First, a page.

Date:27/05/2004 URL: http://www.thehindu.com/thehindu/seta/2004/05/27/stories/2004052700121600.htm
Back



IT TRENDS

Say hello to Microsoft's Indian avatars

After sporting a few cosmetic Indian language fonts for many years, Windows and Office have finally been overhauled as full fledged desi versions. Anand Parthasarathy sizes up the new products.


THOSE WHO have stuck with Microsoft's desktop operating systems, from the early days of DOS, to the various versions of Windows, as well as the parallel upgrades to its Office suite, have had to contend with one incongruity over the years. The products have come with specific versions for dozens of languages, including multiple flavours of Chinese, as well as relatively obscure tongues like Croatian. But Microsoft ignored the languages of the Indian subcontinent for many years, except for a minor tweaking here and there, to enable writing and saving documents in a limited range of Indian fonts. In the company's radar, India was English-speaking territory.

The rapid growth of the personal computing market here, a good part of it fuelled by officially sponsored e-governance applications has seemingly convinced Microsoft that it is now time to address the `other' India for whom English is not an option. The visit of Bill Gates to this country two years ago, kick started the company's `desi' language thrust starting with a separate `Project Bhasha' initiative in September last year. A small team of evangelists has spread out, talking to individual states and trying to convince them to partner with Microsoft in their vernacular education and governance tasks. The most recent success has been with Orissa where it has signed a memorandum of understanding in April on the computerization of various government department activities as well as committing to develop an Oriya language interface pack for Windows and Office. Earlier it has created a Hindi citizens' portal called "Nai Disha" for Haryana and a Kannada interface for Karnataka's rural and Panchayati Raj programmes

Meanwhile, 2004 has seen Microsoft unveil the first ever version of its Office suite in an Indian language. The Hindi MS Office is a full fledged language edition — not just a bit of devanagiri stuck on top of the English version (see box) and for this reason is a landmark in Indian language computing. It is not that excellent Indian language word processing, spread sheeting and desktop publishing tools have not been able — but almost all of them have had to contend with the undeniable dominance of Microsoft on the world's desktops and offer compatibility with its formats as a selling point. The availability of a full fledged Indian version of the parent suite will inevitably impact PC usage in Hindi in ways that we may not at present be able to foresee.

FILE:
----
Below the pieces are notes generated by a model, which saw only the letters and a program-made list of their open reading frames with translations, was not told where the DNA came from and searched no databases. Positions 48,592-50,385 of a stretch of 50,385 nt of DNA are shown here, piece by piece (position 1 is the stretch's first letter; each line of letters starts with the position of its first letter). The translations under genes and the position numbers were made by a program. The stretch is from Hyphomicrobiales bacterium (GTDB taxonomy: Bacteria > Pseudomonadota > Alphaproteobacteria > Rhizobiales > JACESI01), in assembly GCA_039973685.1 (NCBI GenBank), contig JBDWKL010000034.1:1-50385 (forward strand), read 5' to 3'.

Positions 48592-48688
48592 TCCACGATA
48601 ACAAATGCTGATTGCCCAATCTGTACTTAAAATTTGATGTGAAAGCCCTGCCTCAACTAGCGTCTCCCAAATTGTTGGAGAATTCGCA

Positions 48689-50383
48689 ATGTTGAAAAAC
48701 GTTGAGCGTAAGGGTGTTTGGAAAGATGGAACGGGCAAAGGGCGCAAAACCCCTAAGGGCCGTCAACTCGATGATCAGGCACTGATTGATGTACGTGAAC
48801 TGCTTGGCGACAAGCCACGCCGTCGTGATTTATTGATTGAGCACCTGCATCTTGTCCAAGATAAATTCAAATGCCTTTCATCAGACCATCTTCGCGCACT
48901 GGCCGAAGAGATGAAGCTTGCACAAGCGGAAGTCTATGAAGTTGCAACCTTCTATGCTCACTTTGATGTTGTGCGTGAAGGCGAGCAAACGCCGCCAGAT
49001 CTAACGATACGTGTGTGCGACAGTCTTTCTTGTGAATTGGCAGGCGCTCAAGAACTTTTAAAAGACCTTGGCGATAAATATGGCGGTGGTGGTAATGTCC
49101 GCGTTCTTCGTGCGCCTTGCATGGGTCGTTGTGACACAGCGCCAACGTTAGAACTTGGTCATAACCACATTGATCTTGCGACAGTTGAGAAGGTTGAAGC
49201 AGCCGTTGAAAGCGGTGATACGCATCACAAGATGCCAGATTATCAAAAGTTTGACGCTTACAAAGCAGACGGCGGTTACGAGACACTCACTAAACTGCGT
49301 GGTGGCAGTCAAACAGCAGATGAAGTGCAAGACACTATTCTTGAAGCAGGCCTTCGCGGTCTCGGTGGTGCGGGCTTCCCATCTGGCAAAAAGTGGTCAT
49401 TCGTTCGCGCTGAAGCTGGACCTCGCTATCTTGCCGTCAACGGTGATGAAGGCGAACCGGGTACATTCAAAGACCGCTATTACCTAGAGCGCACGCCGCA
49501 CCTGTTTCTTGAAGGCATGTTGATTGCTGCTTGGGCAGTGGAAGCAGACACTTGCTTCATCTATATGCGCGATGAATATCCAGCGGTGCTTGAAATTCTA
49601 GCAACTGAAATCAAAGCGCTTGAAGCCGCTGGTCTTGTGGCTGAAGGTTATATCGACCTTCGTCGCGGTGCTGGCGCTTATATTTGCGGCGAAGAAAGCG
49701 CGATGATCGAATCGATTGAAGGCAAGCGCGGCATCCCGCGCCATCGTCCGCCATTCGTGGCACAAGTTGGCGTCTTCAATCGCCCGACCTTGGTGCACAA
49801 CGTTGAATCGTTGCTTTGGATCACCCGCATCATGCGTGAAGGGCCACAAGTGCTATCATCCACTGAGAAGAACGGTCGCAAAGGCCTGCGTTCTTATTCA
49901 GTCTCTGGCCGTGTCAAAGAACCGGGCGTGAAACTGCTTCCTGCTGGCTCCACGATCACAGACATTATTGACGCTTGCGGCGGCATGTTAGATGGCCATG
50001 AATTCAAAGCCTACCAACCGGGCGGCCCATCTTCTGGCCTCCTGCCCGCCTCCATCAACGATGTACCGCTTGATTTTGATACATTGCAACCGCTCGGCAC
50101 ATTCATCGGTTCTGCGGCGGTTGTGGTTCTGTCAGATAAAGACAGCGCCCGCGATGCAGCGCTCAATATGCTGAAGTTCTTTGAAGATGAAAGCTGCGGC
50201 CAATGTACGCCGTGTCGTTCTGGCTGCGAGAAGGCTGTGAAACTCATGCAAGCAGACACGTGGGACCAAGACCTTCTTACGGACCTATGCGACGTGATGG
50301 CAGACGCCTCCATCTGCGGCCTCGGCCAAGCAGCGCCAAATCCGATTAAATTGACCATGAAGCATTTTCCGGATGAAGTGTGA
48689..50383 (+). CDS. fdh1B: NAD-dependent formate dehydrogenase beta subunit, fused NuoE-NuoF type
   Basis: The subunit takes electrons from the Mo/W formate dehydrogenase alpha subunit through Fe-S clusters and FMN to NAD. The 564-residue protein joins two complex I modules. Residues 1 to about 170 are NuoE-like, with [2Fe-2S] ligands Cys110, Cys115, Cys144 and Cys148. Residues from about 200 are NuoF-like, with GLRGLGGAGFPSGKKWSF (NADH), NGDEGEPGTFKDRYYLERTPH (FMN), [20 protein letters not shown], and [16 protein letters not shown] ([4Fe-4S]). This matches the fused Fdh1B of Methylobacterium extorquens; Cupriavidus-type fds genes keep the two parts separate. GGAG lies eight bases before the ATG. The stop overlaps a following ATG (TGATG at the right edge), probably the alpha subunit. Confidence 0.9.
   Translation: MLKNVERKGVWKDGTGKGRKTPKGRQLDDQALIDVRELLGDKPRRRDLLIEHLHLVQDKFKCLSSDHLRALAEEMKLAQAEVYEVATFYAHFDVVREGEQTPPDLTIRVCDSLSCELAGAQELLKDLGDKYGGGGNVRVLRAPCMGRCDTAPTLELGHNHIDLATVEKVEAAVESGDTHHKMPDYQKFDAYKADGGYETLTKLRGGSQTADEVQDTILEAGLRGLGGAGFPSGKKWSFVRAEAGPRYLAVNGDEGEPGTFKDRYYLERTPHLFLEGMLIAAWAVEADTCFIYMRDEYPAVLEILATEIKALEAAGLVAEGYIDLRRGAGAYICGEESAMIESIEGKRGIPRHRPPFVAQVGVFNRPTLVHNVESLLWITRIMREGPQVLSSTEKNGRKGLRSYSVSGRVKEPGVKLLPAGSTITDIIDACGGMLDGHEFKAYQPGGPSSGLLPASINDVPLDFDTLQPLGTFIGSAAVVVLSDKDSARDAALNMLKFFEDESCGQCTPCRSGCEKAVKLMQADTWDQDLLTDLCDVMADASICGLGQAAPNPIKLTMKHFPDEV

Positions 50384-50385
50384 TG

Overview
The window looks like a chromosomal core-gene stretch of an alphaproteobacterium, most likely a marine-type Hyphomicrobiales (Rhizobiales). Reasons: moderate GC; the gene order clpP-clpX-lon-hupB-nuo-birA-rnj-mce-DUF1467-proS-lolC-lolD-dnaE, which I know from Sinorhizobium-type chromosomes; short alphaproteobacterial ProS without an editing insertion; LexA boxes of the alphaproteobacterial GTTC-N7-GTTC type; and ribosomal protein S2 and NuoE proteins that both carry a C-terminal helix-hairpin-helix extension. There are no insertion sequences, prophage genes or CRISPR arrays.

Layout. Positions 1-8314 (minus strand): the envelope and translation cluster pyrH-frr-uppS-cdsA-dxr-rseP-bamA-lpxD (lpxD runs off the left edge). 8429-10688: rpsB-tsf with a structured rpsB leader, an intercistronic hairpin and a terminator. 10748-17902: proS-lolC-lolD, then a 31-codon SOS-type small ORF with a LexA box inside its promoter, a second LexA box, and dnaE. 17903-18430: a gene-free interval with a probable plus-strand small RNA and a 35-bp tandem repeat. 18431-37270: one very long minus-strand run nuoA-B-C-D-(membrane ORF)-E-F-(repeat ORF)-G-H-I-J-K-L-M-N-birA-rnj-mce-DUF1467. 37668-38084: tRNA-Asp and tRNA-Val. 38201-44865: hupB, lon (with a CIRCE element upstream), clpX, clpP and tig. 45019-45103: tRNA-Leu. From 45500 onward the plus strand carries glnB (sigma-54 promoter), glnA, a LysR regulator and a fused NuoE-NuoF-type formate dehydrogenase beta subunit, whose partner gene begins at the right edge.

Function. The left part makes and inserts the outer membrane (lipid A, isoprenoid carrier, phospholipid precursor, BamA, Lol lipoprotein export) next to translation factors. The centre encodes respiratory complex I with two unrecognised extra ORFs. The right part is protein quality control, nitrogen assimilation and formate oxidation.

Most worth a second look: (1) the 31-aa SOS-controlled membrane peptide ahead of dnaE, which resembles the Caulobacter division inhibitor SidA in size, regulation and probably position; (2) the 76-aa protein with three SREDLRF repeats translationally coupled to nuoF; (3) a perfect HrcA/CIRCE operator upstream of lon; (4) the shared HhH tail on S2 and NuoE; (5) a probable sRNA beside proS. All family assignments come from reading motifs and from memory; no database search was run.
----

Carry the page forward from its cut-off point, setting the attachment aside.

And not just in Hindi: In answer to a query from "The Hindu", Microsoft India's Managing Director Rajiv Kaul clarified: " We expect this (Hindi) offering to be particularly popular with central and state government, public undertakings, the banking industry, educational institutes and the local developer community. Microsoft will also roll out "Office" in 13 other regional languages. At least five of these languages can be expected by year end.

While this is the roadmap for the Office suite, freely downloadable interfaces in a few Indian languages are already available for the Windows XP operating system. The Hindi Language Interface Pack (LIP) is available at www.bhashaindia.com . Bengali and Malayalam and a few more language interfaces are currently in `beta' format. These add-ons will allow users to install language specific `skins', over the standard Windows, create documents and send emails in non-Roman fonts.